1. TRADE REGIMES OF THE TWENTY-FIRST CENTURY
Since 1945, both regional and multilateral regimes have governed international commerce and investment. These regimes helped create five decades of prosperity - one of the best periods in modern economic history. Because of their success, both regimes are likely to coexist in governing the international economic system of the Twenty-First Century.
At the core of the international trading system are the General Agreement on Trade and Tariffs (GATT) and the new General Agreement on Trade in Services (GATS). The GATT and the GATS, together with their new umbrella organization, the World Trade Organization (WTO), establish basic rules of the road for trade and investment. These rules are observed by about 120 nations; many of them are market-oriented industrial or semi-industrial countries, but some have different economic systems, and some are very poor.
Alongside the WTO are regional preferential trading arrangements (PTAs). The three most important are the European Union (EU), the North American Free Trade Agreement (NAFTA), and the Asia Pacific Economic Cooperation forum (APEC). Other important PTAs are the Association of Southeast Asian Nations (ASEAN) and Mercado Comun del Sur (MERCOSUR). Regional groups seek deeper trade and investment liberalization than achieved by the WTO.
Overarching political considerations shaped the evolution of international economic regimes during the Cold War. Russia, China and their allies were outside the system. National security objectives acted as "circuit breakers" on trade and investment disputes between the United States, Japan, and Europe. During this era, the substantial liberalization achieved under the auspices of the GATT and the PTAs principally reached the industrial nations of Europe, North America, and Asia - all market-oriented economies with high levels of income and similar social structures. Most developing nations in Asia and Latin America, not to mention the economies in transition, were on the fringes of the system or totally outside its reach.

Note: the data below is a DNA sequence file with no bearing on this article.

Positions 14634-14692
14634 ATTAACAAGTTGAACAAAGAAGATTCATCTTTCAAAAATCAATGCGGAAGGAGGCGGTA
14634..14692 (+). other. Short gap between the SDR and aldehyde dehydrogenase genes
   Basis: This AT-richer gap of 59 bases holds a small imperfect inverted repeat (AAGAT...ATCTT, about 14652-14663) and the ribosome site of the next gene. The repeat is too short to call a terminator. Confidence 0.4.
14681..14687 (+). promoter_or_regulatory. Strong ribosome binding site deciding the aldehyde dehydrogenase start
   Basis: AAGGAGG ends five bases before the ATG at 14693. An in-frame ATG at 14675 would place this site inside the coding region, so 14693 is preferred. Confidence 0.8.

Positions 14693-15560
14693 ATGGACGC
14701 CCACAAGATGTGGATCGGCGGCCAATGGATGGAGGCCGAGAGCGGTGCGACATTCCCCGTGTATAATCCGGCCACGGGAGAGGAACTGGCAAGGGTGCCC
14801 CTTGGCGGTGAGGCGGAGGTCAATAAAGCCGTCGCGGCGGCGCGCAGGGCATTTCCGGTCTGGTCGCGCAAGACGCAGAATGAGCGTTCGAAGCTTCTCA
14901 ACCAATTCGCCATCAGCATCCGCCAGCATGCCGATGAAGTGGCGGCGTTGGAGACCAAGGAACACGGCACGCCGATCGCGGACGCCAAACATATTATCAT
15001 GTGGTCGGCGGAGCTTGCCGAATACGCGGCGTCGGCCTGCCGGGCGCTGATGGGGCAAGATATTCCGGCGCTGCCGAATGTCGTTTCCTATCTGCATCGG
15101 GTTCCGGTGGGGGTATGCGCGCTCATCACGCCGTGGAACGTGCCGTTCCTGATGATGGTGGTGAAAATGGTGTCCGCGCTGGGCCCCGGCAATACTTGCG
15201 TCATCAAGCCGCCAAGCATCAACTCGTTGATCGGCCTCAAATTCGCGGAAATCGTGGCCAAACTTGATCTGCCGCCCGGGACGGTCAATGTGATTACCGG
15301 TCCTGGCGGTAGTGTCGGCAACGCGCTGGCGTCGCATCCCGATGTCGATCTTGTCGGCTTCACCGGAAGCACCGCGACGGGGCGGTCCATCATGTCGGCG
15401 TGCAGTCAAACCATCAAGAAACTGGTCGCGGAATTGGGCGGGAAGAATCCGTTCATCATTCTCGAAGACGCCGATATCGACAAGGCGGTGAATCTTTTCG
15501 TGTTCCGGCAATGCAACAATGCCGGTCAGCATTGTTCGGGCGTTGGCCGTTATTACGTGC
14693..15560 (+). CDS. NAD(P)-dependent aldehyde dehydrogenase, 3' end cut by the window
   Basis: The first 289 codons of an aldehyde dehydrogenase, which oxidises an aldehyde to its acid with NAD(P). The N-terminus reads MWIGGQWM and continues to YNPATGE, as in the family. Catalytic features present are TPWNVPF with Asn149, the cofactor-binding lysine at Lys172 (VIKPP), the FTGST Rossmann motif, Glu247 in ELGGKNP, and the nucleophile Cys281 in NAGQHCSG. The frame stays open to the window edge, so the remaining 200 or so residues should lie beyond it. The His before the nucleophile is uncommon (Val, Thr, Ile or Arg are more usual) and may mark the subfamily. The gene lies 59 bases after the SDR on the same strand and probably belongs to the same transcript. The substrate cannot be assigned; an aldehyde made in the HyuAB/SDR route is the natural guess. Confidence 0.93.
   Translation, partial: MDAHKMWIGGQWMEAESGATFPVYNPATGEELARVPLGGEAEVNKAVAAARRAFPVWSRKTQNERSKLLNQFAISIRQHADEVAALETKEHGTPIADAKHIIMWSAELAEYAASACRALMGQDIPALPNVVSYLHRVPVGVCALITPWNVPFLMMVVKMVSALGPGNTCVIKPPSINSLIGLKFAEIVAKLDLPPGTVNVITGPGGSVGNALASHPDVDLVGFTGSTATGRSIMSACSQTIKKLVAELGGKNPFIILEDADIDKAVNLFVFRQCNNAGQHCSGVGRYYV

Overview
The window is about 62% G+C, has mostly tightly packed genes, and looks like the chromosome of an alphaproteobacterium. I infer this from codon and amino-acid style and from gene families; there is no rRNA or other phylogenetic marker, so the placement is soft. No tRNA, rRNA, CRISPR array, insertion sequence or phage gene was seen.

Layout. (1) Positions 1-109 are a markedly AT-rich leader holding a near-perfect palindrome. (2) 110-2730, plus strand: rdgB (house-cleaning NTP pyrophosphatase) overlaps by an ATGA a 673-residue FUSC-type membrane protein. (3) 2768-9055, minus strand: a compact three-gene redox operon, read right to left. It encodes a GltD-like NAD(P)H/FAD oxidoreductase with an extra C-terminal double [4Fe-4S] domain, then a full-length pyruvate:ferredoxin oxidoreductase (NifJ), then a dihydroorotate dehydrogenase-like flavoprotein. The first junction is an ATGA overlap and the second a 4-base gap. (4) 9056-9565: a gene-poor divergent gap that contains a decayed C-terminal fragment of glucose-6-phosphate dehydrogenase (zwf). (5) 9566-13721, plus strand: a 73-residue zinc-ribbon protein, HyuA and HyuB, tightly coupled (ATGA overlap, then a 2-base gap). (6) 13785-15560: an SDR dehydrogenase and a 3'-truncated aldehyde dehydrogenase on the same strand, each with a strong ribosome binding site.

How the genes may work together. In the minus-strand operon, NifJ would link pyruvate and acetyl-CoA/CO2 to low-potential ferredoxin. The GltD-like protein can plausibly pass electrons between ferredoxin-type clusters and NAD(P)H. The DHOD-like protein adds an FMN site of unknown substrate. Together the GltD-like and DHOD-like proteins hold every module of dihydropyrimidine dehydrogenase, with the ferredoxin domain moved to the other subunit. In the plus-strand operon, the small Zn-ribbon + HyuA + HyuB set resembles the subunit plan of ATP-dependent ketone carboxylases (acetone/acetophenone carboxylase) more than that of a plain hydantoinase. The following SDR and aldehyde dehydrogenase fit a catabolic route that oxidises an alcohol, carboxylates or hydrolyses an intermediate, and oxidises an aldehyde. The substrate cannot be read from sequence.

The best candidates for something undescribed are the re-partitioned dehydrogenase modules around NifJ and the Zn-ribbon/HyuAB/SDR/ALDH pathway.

II. NEW CHALLENGES
The deferred business of the international economic system is at hand. Deeper integration now exists both within once separatist economies - such as those states in Latin America, Asia, and Africa - and as between former adversaries - such as the People's Republic of China and the states of the former Soviet Union. The first stop for nearly all the economies in transition (EITs) will be the World Trade Organization. The WTO will expose the EITs to systematic rules on merchandise and services trade, on the protection of intellectual property, and on the treatment of foreign investors. But many EITs want more than WTO membership. They want membership in one of the big three regional groups, the EU, NAFTA, or APEC.
The European Union faces the question over the next five years of accession by Central European nations. Beyond that, there are the claims of Ukraine and Russia, not of full membershiP, but of close economic association with the European Union. Similarly the NAFTA members must decide whether to enlarge to the South by admitting the small countries of the Caribbean and Central America, the successful medium-sized Latin nations, such as Chile, Columbia, and Argentina, and whether to forge a relationship with MERCOSUR and Brazil. As for APEC, several countries would like to join: Vietnam, Peru, India, and Russia, among others.
The number of EITs desiring membership in the regional arrangements poses two questions: how ready are the PTAs to accept new members and how ready are new members to join the PTAs?
III. OBSTACLES TO PTA ENLARGEMENT
Obstacles to economic integration exist quite apart from the special problems of EITs. Indeed, the march toward free trade and investment often has been interrupted since the Second World War. One way to view the process is this: an economic trend superimposed on a political cycle. …